In this article, there is a section on the Panic of 1873 that offers interesting parallels with markets today. The 1870s were highlighted by the exciting and rapid growth of new technology: railroads. With this exciting technology came booming debt markets:
“The growth in economic activity was accompanied by a rapid expansion in the corporate bond market. For example, the number of bond issuers listed in the Commercial and Financial Chronicle was 158 in 1866, but quickly reached 421 by 1872. The Commercial and Financial Chronicle from this period is often filled with enthusiastic accounts about the promise of new technology:
‘Every well-built railroad if suitably located becomes a productive machine which adds to the wealth of the whole country… Our new railroads increase the value of farms and open new markets for their products. They lessen the time and cost of travel. They give a value to commodities otherwise almost worthless. They concentrate population, stimulate production and raise wages by making labor more efficient. Our existing railroads are computed to create more wealth every year than is absorbed for the construction of new railroads.” (January 11, 1873).’
Yet, eventually, this exuberance must face reality.
“However, later in the same year there was a major panic which led to a default rate of 14.3 percent in 1873. Contrast the buoyant spirit reflected in the previous quote with that evidenced by the following quote from the Commercial and Financial Chronicle exactly one year later.
‘After such a panic as has, the past year, swept over the country, it becomes a kind of melancholy pleasure to look over the field and find that there are not quite so many dead and wounded lying about as was anticipated. It was a fearful storm while it lasted, and although every one of course can say now that he knew it was coming, yet the real truth is, its breaking was terribly sudden and unexpected… There are few people who allow themselves to remember long the lessons experience would teach them. If this were not so, there would be many less failures in the world… Almost all felt they were carrying too much debt; they would henceforth be out of it. There are now, however, very evident signs that these resolutions have been mostly forgotten. Over-trading, as it is called, is an evil that has ever existed, and pretty much the same epitaph can be written above each business prostration—here lies the result of an attempt to do too much with too little capital. Must history necessarily repeat itself?” (January 10, 1874).'”
The biggest headline this week was that the Fed cut rates by 50 bps, and did so between meetings for the first time since the 2008 crisis. The major stock market indices dropped on the news. Since the Fed’s decision, however, many investors have been left curious about the historical role of monetary policy and stock market booms/busts. Thankfully, you have come to the right place. This article is particularly relevant as it looks at US monetary policy through a global lens:
“We examine the role of U.S. monetary policy in global financial stability by using a cross-country database spanning the period from 1870-2010 across 69 countries. U.S. monetary policy tightening increases the probability of banking crises for those countries with direct linkages to the U.S., either in the form of trade links or significant share of USD-denominated liabilities. Conversely, if a country is integrated globally, rather than having a direct exposure, the effect is ambiguous. One possible channel we identify is capital flows: If the correction in capital flows is disorderly (e.g., sudden stops), the probability of banking crises increases. These findings suggest that the effect of U.S. monetary policy in global banking crises is not uniform and largely dependent on the nature of linkages with the U.S.”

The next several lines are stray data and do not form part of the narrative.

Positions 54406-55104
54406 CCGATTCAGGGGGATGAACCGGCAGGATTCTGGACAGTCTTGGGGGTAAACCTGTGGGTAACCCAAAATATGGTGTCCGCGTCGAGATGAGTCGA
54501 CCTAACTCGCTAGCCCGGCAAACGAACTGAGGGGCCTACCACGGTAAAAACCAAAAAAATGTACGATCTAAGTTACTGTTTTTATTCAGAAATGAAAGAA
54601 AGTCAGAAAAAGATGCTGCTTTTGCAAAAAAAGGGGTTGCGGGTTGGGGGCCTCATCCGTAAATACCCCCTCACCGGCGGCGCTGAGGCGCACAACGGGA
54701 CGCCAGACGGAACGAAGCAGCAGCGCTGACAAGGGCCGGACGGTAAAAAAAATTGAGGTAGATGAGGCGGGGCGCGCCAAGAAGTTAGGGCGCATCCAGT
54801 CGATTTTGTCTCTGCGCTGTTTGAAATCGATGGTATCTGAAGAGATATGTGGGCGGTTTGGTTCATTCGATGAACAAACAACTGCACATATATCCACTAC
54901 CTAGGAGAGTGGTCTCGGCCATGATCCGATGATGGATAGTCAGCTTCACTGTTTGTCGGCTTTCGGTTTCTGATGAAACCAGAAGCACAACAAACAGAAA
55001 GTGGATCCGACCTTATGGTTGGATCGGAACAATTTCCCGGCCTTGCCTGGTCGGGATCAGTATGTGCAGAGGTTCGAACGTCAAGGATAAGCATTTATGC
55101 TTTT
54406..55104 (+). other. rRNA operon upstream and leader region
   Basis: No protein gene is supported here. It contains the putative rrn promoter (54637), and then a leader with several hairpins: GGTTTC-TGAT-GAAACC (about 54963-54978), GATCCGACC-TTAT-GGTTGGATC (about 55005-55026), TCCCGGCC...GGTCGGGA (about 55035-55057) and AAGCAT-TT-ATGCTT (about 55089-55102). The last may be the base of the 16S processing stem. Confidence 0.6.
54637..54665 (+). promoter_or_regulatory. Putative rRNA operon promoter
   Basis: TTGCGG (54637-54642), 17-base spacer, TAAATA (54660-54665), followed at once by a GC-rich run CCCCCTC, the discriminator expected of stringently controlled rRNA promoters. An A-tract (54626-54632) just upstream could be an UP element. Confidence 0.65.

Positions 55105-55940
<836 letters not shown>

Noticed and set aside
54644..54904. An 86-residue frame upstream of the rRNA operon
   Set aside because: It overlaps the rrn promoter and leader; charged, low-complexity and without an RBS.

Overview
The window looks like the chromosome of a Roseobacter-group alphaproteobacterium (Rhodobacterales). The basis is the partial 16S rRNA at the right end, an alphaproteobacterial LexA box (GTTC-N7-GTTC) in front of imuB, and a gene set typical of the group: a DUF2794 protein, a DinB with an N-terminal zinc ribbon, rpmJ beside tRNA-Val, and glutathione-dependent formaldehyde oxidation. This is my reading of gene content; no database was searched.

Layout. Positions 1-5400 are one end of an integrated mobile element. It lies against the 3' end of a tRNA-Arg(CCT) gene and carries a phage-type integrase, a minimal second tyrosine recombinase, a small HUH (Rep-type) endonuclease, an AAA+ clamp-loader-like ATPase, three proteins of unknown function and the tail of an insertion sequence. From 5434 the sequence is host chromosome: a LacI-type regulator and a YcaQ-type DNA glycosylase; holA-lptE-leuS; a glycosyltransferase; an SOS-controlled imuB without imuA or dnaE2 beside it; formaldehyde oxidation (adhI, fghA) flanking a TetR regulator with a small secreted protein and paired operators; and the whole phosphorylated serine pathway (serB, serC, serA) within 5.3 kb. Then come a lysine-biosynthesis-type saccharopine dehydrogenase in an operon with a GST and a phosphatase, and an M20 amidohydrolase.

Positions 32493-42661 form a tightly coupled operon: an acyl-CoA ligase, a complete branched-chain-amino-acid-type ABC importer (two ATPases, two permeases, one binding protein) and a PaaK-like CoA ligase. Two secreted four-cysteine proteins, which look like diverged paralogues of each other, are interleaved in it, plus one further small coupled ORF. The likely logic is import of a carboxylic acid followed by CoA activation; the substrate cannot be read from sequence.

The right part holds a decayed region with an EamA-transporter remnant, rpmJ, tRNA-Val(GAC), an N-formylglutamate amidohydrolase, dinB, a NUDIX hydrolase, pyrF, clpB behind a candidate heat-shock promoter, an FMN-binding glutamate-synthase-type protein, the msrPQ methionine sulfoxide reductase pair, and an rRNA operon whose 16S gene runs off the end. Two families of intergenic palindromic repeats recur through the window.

If you want historical context on financial crises, you will be hard pressed to find one more in-depth than this paper covering eight centuries of crises.
“This paper offers a “panoramic” analysis of the history of financial crises dating from England’s fourteenth-century default to the current United States sub-prime financial crisis. Our study is based on a new dataset that spans all regions. It incorporates a number of important credit episodes seldom covered in the literature, including for example, defaults and restructurings in India and China. As the first paper employing this data, our aim is to illustrate some of the broad insights that can be gleaned from such a sweeping historical database. We find that serial default is a nearly universal phenomenon as countries struggle to transform themselves from emerging markets to advanced economies. Major default episodes are typically spaced some years (or decades) apart, creating an illusion that “this time is different” among policymakers and investors. A recent example of the “this time is different” syndrome is the false belief that domestic debt is a novel feature of the modern financial landscape. We also confirm that crises frequently emanate from the financial centers with transmission through interest rate shocks and commodity price collapses. Thus, the recent US sub-prime financial crisis is hardly unique. Our data also documents other crises that often accompany default: including inflation, exchange rate crashes, banking crises, and currency debasements.”